The nuclear crisis is Japan, while severe, does not warrant any immediate changes in the U.S, a top U.S. nuclear official said Monday. The Nuclear Regulatory Commission's executive director for operations, Bill Borchardt, said officials have "a high degree of confidence" that operations at the 104 nuclear reactors in 31 states are safe. He said inspectors at each of the plants have redoubled efforts to guard against any safety breaches.
SANTIAGO, Chile (AP) — President Barack Obama said Monday the United States favors the ouster of Libyan leader Moammar Gadhafi but the international military effort has a more limited goal of establishing a no-fly zone over Libya and protecting civilians against massacre by forces loyal to the longtime ruler. Obama said the United States would transfer leadership of the military operation to other, unnamed participants within a "matter of days, not weeks," but he declined to provide a more precise timetable.
ZWITINA, Libya (AP) — Libya's rebels scrambled to try to exploit international strikes on Moammar Gadhafi's forces and go on the offensive, as some of the opposition's ragtag citizen-fighters charged ahead to fight troops besieging a rebel city Monday. But the rebellion's more organized military units were still not ready, and the opposition disarray underscored U.S. warnings that a long stalemate could emerge. The air campaign by U.S. and European militaries has unquestionably rearranged the map in Libya and rescued rebels from the immediate threat they faced only days ago of being crushed under a powerful advance by Gadhafi's forces. The first round of airstrikes smashed a column of regime tanks that had been moving on the rebel capital of Benghazi in the east.
FUKUSHIMA, Japan (AP) — Officials raced Monday to restore electricity to Japan's leaking nuclear plant, but getting the power flowing will hardly be the end of their battle: With its mangled machinery and partly melted reactor cores, bringing the complex under control is a monstrous job. Restoring the power to all six units at the tsunami-damaged complex is key, because it will, in theory, power up the maze of motors, valves and switches that help deliver cooling water to the overheated reactor cores and spent fuel pools that are leaking radiation.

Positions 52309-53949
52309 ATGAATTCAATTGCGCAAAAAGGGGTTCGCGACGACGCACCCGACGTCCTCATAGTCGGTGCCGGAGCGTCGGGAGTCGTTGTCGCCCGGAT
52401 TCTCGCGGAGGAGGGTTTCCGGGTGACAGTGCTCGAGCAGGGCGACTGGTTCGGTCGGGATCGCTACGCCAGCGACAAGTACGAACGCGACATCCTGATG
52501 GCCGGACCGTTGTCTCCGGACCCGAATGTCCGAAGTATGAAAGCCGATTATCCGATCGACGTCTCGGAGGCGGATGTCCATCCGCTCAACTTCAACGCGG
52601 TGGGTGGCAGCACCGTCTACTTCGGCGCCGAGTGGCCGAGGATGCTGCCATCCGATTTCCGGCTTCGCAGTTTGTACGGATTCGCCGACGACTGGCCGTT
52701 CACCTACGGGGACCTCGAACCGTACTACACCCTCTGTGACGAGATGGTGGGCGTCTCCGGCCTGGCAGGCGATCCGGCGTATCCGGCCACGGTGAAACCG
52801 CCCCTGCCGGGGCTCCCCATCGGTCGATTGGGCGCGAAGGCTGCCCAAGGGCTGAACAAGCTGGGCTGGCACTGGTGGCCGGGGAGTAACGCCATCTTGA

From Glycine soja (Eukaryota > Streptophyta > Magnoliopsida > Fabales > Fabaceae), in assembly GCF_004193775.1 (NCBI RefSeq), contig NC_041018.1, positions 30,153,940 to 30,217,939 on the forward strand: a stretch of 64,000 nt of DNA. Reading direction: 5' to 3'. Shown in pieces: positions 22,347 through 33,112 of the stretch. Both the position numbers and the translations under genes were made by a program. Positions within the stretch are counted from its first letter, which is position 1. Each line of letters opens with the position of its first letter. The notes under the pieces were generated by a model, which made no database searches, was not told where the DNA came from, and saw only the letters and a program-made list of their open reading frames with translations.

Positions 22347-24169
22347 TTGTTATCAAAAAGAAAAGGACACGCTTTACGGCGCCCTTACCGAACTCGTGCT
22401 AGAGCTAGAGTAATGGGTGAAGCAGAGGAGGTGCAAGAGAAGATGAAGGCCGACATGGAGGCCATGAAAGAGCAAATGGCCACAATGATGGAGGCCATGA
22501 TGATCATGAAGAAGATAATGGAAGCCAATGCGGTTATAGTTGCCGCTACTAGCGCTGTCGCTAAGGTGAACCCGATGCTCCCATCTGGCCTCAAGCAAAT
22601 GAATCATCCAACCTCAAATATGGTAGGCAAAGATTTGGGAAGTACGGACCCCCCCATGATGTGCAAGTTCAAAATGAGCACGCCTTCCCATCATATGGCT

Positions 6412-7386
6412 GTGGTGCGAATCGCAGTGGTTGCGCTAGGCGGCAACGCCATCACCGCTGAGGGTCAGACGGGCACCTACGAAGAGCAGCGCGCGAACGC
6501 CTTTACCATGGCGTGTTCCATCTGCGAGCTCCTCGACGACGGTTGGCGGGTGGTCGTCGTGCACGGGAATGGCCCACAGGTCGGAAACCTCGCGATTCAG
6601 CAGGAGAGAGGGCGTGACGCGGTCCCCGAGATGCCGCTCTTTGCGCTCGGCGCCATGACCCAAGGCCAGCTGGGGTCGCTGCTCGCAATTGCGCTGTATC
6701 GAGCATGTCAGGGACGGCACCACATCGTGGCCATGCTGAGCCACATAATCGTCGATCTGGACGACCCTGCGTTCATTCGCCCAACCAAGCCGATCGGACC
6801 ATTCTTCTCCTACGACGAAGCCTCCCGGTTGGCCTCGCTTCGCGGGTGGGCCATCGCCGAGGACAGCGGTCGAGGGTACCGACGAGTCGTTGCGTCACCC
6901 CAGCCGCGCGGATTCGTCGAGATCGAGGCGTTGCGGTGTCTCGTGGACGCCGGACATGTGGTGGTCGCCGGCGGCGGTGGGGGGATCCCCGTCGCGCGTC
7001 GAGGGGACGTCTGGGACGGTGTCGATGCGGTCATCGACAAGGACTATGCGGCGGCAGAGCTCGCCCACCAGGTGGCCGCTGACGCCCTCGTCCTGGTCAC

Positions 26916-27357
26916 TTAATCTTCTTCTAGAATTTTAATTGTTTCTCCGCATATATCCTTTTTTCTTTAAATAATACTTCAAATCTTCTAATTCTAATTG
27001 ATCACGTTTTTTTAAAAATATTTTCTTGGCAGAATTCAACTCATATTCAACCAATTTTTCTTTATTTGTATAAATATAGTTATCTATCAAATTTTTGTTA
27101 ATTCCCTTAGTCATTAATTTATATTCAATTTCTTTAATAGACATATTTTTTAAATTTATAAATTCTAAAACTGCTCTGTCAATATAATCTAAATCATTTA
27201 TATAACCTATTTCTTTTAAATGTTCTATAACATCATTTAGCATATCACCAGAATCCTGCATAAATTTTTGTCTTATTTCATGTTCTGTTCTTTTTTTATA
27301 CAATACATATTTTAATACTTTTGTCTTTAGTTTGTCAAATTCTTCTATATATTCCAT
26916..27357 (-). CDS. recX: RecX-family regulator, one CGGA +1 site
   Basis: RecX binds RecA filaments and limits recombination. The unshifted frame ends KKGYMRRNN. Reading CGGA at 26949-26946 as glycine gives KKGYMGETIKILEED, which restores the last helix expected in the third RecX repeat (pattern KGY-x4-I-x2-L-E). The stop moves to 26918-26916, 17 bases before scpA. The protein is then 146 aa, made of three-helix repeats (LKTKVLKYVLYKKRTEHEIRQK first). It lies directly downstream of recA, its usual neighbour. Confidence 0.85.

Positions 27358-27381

ST. PAUL, Minn. (AP) — Tim Pawlenty, the former Minnesota governor largely unknown outside his home state, on Monday became the first major Republican presidential candidate in a slow-to-gel GOP field, launching an exploratory committee for the 2012 race. In a Hollywood-style web video designed to appeal to tea partyers and establishment Republicans alike, Pawlenty urged GOP backers to join him to "take back our government. This is our country."
SANAA, Yemen (AP) — Rival tanks deployed in the streets of Yemen's capital Monday after three senior army commanders defected to a movement calling for the ouster of the U.S.-backed president, radically depleting his support among the country's most powerful institutions. Maj. Gen. Ali Mohsen al-Ahmar, commander of the army's powerful 1st Armored Division, announced his defection in a message delivered by a close aide to protest leaders at the Sanaa square that has become the epicenter of their movement.
BOSTON (AP) — A Texas construction worker horribly disfigured in a power line accident has undergone the nation's first full face transplant in hopes of smiling again and feeling kisses from his 3-year-old daughter. Dallas Wiens, 25, received a new nose, lips, skin, muscle and nerves from an unidentified dead person in an operation paid for by the U.S. military, which wants to use what is learned to help soldiers with severe facial wounds.
WASHINGTON (AP) — International forces intend to extend a no-fly zone to the Libyan capital of Tripoli, hundreds of miles distant from the area of recent fighting between forces loyal to Moammar Gadhafi and the rebels seeking to topple him, the U.S. commander in the region said Monday. Gen. Carter Ham also said the American role in a three-day old air assault to degrade Libya's military capability had already begun to decline, with the overwhelming share of Monday's missions flown by pilots from other countries in the coalition.
NEW YORK (AP) — Stocks are starting the week with big gains after a major telecommunications deal and signs that Japan's nuclear crisis is stabilizing. AT&T Inc. said it will buy rival T-Mobile USA for $39 billion, creating the largest U.S. cellphone company. The deal raised hopes that businesses are becoming more confident in the economic recovery.
WASHINGTON (AP) — One year after President Barack Obama signed his historic health care overhaul, the law is taking root in the land. Whether it bears lasting fruit is still in question. The legislation established health insurance as a right and a responsibility. Thousands of families, businesses and seniors have benefited from its early provisions.